More pressure and expectation are heaped on college students than ever before. With so much to cram into your brains, while settling into your new surroundings and joining new social circles, it’s understandable why so many girls experience college burnout. According to an infographic on Walkinmyshoes.ie, 40% of college students in 2008 felt stressed, based on a survey by the Associated Press and mtvU. Furthermore, with multiple deadlines and projects to juggle, almost half (46.3%) said that they felt totally overwhelmed by their college experience.
That’s why you should place huge importance on downtime between lectures and seminars. Downtime might seem like the last thing you should do, particularly if you have deadlines looming, but studies by the American College Health Association have proven that stress and anxiety are two of the main compounding factors threatening academic success. Time spent off-task is rewarding for your mental and physical health. If you’re keen to find new ways of coping with the pressure of your college studies in 2019, consider the following tips to recondition your body and mind.
Help your brain into a ‘resting state’
It is said that your brain requires a fifth of your body’s overall energy intake to function properly while on-task. According to Scilearn.org, scientists have been busy looking at the benefit of individuals entering a ‘resting state’, such as daydreaming. These states help us to consolidate our learning and life experiences and provide balance for our emotions and attention span.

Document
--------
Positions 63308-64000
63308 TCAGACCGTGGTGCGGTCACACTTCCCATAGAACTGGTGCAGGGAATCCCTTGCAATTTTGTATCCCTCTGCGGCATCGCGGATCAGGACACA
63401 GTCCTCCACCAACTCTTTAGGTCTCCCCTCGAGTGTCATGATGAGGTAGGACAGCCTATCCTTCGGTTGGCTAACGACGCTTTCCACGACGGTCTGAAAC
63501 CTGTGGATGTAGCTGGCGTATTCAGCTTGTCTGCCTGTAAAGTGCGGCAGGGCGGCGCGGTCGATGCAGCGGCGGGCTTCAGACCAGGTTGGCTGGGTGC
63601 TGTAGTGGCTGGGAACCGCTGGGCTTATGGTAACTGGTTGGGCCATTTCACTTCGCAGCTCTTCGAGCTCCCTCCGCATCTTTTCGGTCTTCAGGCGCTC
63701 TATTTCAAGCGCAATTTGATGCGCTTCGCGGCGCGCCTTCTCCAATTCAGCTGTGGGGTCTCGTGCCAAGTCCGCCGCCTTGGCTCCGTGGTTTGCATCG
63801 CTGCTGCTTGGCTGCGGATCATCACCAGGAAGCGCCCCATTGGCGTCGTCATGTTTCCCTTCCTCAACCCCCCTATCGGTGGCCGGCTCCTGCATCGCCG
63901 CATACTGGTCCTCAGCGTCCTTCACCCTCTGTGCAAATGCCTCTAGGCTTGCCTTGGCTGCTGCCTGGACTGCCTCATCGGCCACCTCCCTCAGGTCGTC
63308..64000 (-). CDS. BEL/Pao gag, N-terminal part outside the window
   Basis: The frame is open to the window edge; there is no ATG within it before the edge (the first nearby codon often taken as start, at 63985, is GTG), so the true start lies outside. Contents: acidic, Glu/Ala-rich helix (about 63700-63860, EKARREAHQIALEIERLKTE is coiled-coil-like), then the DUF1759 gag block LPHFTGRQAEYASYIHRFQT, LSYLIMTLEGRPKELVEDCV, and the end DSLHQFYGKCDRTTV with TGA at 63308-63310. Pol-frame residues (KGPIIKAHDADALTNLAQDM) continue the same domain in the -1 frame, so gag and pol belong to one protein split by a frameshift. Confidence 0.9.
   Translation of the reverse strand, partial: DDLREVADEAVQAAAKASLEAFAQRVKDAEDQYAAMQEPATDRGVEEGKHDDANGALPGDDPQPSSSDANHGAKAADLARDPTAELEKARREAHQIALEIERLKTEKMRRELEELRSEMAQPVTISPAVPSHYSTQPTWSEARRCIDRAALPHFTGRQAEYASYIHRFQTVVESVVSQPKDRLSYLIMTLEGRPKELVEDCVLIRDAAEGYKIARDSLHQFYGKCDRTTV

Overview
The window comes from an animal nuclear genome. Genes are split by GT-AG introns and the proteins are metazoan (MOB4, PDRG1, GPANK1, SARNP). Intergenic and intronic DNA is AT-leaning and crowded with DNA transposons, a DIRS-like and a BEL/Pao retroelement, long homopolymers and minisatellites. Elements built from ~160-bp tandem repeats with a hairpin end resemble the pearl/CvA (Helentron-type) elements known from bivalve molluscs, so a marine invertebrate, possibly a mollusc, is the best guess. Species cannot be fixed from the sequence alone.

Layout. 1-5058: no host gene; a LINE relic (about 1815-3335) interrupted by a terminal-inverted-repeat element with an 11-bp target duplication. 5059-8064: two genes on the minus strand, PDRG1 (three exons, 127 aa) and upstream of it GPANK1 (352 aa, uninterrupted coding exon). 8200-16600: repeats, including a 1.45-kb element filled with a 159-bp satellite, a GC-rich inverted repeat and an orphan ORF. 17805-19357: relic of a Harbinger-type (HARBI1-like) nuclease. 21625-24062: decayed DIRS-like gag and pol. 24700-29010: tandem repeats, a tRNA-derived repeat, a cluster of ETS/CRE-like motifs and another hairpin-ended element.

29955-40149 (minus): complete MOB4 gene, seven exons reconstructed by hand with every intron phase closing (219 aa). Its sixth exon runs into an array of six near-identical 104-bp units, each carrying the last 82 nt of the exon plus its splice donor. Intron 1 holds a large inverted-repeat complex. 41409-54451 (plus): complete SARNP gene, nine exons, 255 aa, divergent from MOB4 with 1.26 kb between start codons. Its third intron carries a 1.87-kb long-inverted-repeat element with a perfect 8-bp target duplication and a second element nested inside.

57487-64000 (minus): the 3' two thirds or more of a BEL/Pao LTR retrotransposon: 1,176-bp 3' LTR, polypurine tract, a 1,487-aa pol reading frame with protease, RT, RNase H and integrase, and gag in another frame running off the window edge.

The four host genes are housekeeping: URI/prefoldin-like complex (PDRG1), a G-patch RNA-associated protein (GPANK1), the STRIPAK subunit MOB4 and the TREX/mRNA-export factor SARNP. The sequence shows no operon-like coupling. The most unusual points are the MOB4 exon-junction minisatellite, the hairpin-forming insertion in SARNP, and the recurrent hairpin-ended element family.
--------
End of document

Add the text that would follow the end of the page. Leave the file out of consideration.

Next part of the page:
Many students are culturally conditioned to believe that downtime is a sign of laziness or a lack of drive. However, the ability to switch off from being on-task is actually a precious skill indeed. Yoga and meditation techniques have been found to yield a greater resting state for individuals. Yoga, meditation or even pilates classes may be offered by your college, and you should take them up if you are passionate about improving your mental wellbeing during your studies.
The importance of being idle
Getting your sleep pattern right at college is vital for your learning capabilities in the classroom. In terms of memory consolidation and formation, a lack of sleep can dramatically reduce your alertness and concentration. In fact, power-napping between classes is proven to be an effective option for those who don’t get enough sleep the night before. Naps for between ten minutes and half an hour are proven to improve student performance.
Idleness is great for your brain. It allows the waste products created by your brain’s neurons to be cleansed by the body’s lymphatic system. A great way of maximizing your downtime is to engage in simple, low-energy activities.
It doesn’t matter whether it’s catching up on some leisure reading, having a bath, doing a puzzle, or even dropping into a low-key online game like slots. Activities such as these can distract your conscious mind without challenging the brain. According to Casinowings.com, instant-play gaming platforms are increasingly popular with those that want immediate access to light-hearted video slots, without being limited to a game or operator. Being able to dip in and out of activities like these gives you the flexibility to make the most of your downtime whenever you can find it.
With so much to take on board at college and so little time to do so, it’s important that you give your brain and body the downtime it deserves, recharging the batteries to go again and give college your very best shot.